How NYT’s The Daily Grew to 5 Million Monthly Listeners and Became a Breakout Star

The podcast launched in Feb. 2017

The New York Times launched its first marketing campaign for its audio show, The Daily. The New York Times
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After launching its daily news audio show, The Daily, about a year and a half ago, The New York Times started its first marketing campaign to garner more listeners.

Hosted by NYT reporter Michael Barbaro, The Daily spends about 20 minutes tackling a particular topic that might lead the news conversation of the day.

The team kicked around the idea of a daily news show until the 2016 presidential election, when it became apparent that there was a “real need to understand what was going on and make sense of things,” said Lisa Tobin, NYT’s executive producer for audio.


As Barbaro wrote in a post announcing the show, “This moment demands an explanation. The Daily is on a mission to find it.” Borrowing that same sentiment, the NYT’s marketing campaign uses the slogan, “This moment deserves to be understood.”

The campaign launched earlier this month and will run through the first week of September. It will feature advertisements in three cities, such as a highway billboard and a light rail wraparound. There will also be 15- and 30-second spots on TV, Hulu and YouTube as well as Spotify and acast.

“We feel like we’re building a real bond with our listeners. We’ve quickly become a habit, we’re part of their lives,” said Sam Dolnick, assistant managing editor at NYT. “We feel like we’re building stronger relationships than we ever have.”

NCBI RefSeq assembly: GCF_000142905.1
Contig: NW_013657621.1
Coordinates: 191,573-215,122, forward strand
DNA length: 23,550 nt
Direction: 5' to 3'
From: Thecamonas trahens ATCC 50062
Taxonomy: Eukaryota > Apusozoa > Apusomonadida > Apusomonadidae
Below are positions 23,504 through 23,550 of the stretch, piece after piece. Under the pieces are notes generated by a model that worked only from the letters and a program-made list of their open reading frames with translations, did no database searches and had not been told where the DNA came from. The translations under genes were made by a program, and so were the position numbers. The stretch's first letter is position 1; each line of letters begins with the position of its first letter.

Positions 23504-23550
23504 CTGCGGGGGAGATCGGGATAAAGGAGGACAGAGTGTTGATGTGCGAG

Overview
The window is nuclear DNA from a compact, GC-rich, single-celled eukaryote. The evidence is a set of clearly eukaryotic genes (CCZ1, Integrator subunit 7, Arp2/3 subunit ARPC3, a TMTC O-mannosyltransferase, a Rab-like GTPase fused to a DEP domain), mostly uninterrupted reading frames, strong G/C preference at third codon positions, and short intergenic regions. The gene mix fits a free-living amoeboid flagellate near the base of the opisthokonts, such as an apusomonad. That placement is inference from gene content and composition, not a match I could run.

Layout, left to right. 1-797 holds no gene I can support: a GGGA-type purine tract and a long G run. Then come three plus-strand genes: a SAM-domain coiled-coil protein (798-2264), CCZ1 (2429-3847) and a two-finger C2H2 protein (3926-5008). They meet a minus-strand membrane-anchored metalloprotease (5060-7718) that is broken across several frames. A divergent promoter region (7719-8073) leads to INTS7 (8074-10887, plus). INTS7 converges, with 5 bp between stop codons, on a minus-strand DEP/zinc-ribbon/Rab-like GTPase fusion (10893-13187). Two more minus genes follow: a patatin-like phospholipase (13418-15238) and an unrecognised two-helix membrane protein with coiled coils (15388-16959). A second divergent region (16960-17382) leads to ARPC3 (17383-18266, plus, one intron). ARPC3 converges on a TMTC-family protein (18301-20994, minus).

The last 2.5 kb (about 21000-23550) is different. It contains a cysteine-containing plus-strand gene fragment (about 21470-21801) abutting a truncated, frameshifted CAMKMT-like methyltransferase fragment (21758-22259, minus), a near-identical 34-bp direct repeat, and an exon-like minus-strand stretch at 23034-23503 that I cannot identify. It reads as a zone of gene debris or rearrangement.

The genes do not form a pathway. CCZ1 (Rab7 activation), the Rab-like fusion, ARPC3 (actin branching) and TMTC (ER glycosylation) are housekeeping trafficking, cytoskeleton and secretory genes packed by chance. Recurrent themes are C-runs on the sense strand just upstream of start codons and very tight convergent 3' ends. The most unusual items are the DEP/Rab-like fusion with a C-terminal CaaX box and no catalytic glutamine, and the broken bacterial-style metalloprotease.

The first episode of The Daily aired Feb. 1 last year and tackled Trump’s nomination, Neil Gorsuch, to the Supreme Court. Since then, the show has tackled a range of subjects from policies under the Trump administration to an examination of Baltimore after Freddie Gray’s death.

The team that works on the show has grown to nearly two dozen people, many of whom have a background in narrative production rather than news, Tobin said.

According to NYT, the show has garnered 5 million monthly unique listeners, airs on more than 30 radio stations nationwide and was the inspiration behind a new FX show co-produced by NYT called The Weekly.

“The Daily has been this kind of phenomenon for us, and we have had this kind of unprecedented success for a daily news show, but we don’t know what that number could be or should be—5 million, 10, 20?” Dolnick said, later adding, “We hope this campaign starts to tell that story and invites them to give us a try.”

As sources, the Daily considers the hundreds of NYT reporters who are able to come on the show and explain the topics they’ve been covering for years. Those candid conversations have led to varying and enriching relationships with readers and listeners, Dolnick said.

“I think it’s brilliant that the NYT realizes it has more to offer than just the printed word,” said Clint White, president and founder of WiT Media. “ … I give them a lot of credit for enabling that type of content.”

He added that a number of publishers have launched podcasts that have become popular recently due to a number of factors including shorter attention spans and a decrease in downtime. “And furthermore, since they’re enabled by phone and devices, it’s a perfect way to utilize that device,” he said.


The number of podcast listeners is continuing to increase. In 2017, 40 percent of Americans who were 12 and older said they’ve listened to a podcast, up four percentage points in a year. And 24 percent said they had listened to one in the past month, an increase of three percentage points from the year prior, according to the Pew Research Center.

As far as listeners go, Dolnick said he believes the show has provided a fresh outlook on the publication to a new audience who might have previously consider the publication intimidating or chilly.

“The NYT is no longer that distant, cold place. It’s something that speaks to me every single [morning],” Dolnick said.


@SaraJerde sara.jerde@adweek.com Sara Jerde is publishing editor at Adweek, where she covers traditional and digital publishers’ business models. She also oversees political coverage ahead of the 2020 election.